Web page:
From the DRIVER’S SEAT

Land Rover AFRICA Magazine - - NEWS - Andy Mark, Pub­lisher

I love Africa so damn much. One of my favourite places to visit on the con­ti­nent is Lake Malawi. In par­tic­u­lar, a spot in south­ern Malawi that goes by the name of Cape Ma­clear. It is a spot that has re­ally stolen my heart. The vil­lage’s proper name is ac­tu­ally Chembe, and it’s in the Man­gochi re­gion of Malawi. The wa­ter in the lake there is fish­bowl clear. The beaches are clean and the golden sand fine be­tween one’s toes. There is an is­land a few hun­dred me­tres from the shore that pro­vides in­cred­i­ble snor­kel­ing, with schools of hun­dreds of colour­ful fresh­wa­ter fish ev­ery­where you look. The only thing more im­pres­sive than the fish is the dis­tinc­tive sound of the many fish ea­gles that have made their home in the rocky crags of the is­land. And that is why I am in­censed, out­raged, and just plain pissed off at the tiny mi­nor­ity of crim­i­nals that con­tinue to dam­age our con­ti­nent’s tourism in­dus­try.

Malawi re­lies greatly on tourism to bol­ster its econ­omy. The usu­ally broad smiles on the af­fa­ble lo­cals’ faces be­lies their life of hard­ship. Poor as some folk are that live there, they are quick to re­turn a friendly wave as we drive past. Dur­ing my vis­its over the years I have never felt threat­ened by crime or ban­dits. We have had noth­ing stolen off our ve­hi­cles – not to say this doesn’t hap­pen, it just hasn’t hap­pened to us. The soft and friendly na­ture of the Malaw­ian peo­ple is at stark odds with the sense­less and vi­cious at­tack on a South African over­lan­der this June. The vic­tim was camp­ing with friends in a re­serve at Karonga in the north­ern bor­der dis­trict of Malawi. Hear­ing a scream, he ex­ited his tent to help a woman who had awo­ken to find her­self ac­costed by sev­eral ban­dits in her tent. The South African trav­eller was shot dead. Lo­cals are con­vinced that the gang that robbed the man of $200 are crim­i­nals that had crossed the bor­der from Tan­za­nia, but no one re­ally knows. The po­lice are still in­ves­ti­gat­ing. An in­ci­dent like this, as hor­rific as it is for the fam­ily in­volved, is hor­rific for Malaw­ian lo­cals too, who will lose tens of thou­sands of tourism dol­lars and be forced even fur­ther be­low the poverty line.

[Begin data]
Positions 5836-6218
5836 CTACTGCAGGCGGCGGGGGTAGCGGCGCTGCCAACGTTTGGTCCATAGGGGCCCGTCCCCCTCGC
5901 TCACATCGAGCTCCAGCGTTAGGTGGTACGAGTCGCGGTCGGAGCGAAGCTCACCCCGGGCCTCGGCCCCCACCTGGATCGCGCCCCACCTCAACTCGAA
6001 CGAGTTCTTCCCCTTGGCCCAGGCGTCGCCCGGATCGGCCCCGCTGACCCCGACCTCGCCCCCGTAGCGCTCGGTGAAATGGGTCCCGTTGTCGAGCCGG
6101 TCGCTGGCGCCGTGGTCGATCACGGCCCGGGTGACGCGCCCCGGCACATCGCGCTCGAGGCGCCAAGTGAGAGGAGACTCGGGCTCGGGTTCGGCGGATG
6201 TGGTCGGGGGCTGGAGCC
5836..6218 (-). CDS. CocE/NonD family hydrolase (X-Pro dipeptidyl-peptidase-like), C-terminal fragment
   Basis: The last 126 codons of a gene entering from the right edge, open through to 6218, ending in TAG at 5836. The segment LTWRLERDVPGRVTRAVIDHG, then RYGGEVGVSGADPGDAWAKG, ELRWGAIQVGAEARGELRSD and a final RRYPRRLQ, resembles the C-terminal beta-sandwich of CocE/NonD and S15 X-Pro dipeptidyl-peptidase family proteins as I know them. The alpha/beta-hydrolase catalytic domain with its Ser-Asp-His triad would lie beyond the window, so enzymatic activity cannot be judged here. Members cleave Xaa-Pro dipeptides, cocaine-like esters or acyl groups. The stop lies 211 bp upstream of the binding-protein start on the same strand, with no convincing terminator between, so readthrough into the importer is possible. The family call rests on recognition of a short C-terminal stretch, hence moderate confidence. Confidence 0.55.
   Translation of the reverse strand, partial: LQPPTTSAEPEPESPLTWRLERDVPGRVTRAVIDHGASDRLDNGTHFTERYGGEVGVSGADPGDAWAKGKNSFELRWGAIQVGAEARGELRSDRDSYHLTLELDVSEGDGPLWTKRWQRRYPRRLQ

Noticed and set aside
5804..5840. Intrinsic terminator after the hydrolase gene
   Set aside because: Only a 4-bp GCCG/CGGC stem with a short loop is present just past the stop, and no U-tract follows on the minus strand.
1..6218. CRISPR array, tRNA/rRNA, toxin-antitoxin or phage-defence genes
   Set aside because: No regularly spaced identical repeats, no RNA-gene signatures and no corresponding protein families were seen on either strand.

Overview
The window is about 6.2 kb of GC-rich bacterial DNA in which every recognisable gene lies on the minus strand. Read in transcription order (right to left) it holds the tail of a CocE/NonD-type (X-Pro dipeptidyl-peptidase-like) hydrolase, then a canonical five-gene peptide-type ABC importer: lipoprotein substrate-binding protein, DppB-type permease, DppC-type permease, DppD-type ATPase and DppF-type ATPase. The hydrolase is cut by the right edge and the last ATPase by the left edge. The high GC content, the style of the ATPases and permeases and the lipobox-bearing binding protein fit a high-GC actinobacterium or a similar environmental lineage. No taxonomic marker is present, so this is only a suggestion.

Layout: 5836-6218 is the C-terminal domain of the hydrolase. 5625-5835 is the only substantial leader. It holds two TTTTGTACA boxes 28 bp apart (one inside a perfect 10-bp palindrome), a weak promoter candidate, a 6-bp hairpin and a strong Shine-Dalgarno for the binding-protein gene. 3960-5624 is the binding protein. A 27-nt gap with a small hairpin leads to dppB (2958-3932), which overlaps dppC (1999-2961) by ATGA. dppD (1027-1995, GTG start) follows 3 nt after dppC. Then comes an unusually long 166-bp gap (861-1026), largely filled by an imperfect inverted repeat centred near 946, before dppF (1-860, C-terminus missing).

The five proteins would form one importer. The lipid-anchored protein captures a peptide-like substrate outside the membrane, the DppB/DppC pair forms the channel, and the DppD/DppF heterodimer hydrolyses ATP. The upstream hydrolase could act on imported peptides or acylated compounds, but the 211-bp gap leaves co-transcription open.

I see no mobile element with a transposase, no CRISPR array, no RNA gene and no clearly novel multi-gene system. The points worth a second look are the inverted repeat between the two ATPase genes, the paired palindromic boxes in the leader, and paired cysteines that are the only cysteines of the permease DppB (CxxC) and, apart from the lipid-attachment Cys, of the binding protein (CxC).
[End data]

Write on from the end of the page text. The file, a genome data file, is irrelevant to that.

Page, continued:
While back home in South Africa we don’t need vi­o­lent crime to keep tourists away. No sir, here we have our very own Depart­ment of Home Af­fairs to do that. Their ridicu­lous new immigration re­quire­ments have al­ready im­pacted tourism num­bers. What’s more, no one at Home Af­fairs or bor­der con­trol quite seems to know what is go­ing on. In some coun­tries, they don’t even have an ‘unabridged’ birth cer­tifi­cate, mak­ing tourism travel here im­pos­si­ble. One can only hope that com­mon sense will pre­vail soon.

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